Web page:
What is the best age for children to start school? | Class People.

The arguments in favour of starting school earlier are equally well researched and rehearsed. They include the assertion that children learn more effectively at school than they do at home particularly when it comes to reading, writing, and maths. Our experiences of home learning during the pandemic would certainly bear this point out. A strong argument is also made that children from disadvantaged backgrounds benefit from an early start in school in terms of boosting their achievement levels. It is claimed that children who start school earlier develop a higher IQ at the age of 18 than those who start later, scoring better on Literacy and Maths assessments.

There is however the strong counter claim that this assertion may not factor in the age range in a given class and that older children in the class may do better simply because they are chronologically older anyway. Equally there is a strong body of opinion which discounts research showing higher earning power in later life for early school starters. Many studies show that any initial difference ultimately levels out.

Then there is the socialisation argument that children who start school earlier are then sooner in an environment with other children which allows them to develop social skills such as sharing, kindness and thoughtfulness, consideration and communication among others more quickly, thus preparing them better for later life and work. In addition it is suggested that children who start school earlier develop a greater sense of independence earlier standing them in good stead for life as a confident, effective member of society. It is probably impossible to measure this factor effectively, but the Finnish approach of providing high quality pre-school experiences would surely compensate for any loss of mainstream school socialisation given that children will be in a peer group setting as well.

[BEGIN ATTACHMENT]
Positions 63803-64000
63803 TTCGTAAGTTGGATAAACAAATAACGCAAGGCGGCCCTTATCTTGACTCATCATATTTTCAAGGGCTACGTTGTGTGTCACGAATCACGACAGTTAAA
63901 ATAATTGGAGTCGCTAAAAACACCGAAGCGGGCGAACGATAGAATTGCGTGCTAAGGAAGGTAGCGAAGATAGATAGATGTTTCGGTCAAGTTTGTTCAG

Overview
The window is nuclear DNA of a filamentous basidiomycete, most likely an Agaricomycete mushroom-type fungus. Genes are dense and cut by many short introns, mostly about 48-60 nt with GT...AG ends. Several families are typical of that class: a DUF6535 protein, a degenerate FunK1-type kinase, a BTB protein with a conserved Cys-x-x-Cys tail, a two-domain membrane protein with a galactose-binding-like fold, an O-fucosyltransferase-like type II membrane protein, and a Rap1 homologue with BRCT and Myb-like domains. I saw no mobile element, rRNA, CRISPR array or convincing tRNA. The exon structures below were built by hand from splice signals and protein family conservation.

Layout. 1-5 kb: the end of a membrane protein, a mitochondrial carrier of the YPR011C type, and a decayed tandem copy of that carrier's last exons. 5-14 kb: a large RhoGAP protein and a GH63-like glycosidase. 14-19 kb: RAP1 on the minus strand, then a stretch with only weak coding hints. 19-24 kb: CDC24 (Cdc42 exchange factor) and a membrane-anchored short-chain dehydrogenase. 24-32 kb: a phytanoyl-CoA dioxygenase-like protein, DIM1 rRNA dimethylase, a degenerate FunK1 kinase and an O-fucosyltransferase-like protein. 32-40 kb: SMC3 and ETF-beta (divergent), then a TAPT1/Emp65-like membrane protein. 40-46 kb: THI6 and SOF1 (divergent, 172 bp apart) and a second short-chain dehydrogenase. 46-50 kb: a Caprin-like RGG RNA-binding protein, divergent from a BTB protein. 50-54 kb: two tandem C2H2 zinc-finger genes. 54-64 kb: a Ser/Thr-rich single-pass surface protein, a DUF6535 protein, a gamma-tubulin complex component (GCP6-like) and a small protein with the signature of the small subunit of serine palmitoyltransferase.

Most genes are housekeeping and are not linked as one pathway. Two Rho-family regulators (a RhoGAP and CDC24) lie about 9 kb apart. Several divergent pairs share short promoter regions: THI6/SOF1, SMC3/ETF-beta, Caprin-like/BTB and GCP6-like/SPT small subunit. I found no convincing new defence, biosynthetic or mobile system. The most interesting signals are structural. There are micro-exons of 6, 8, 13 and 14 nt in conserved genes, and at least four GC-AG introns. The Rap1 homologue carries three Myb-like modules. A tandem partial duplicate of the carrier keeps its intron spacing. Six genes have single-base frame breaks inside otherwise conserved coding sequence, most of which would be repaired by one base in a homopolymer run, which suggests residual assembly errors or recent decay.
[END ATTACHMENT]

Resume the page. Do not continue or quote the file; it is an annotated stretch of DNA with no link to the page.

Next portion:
Here in Northern Ireland the big picture for most children will remain unchanged but campaigners for the discretion for flexibility are delighted. Mark Langhammer, Regional Secretary of the National Education Union, said: “This is a pragmatic measure that will radically improve the lives of the small number of children and parents who will avail of it....  congratulations are due to Minister McIlveen for pushing this over the line.”

Alison McNulty, CEO of Tiny Life, one of the leading campaigning groups added: “We are delighted that this Bill has passed through the Assembly today. The option to defer starting school will significantly impact on the many premature babies who are born too soon and simply not ready physically or emotionally ready to go to school.”
Campaigners delighted as bill on flexible school starting age in Northern Ireland becomes law -

So although this change will not radically alter the school starting age, at least the children who would potentially be most disadvantaged will be able to defer and start later. It remains a reality however that we are out of step with most of our European neighbours including Ireland, who favour 6 as a starting age. We would have to accept that there would be big implications for nursery education provision and indeed return to work for parents caring for pre- school children at home were we to follow suit.

This article is correct at 15/03/2022

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Frank Cassidy
Former Principal & Regional Officer of ASCL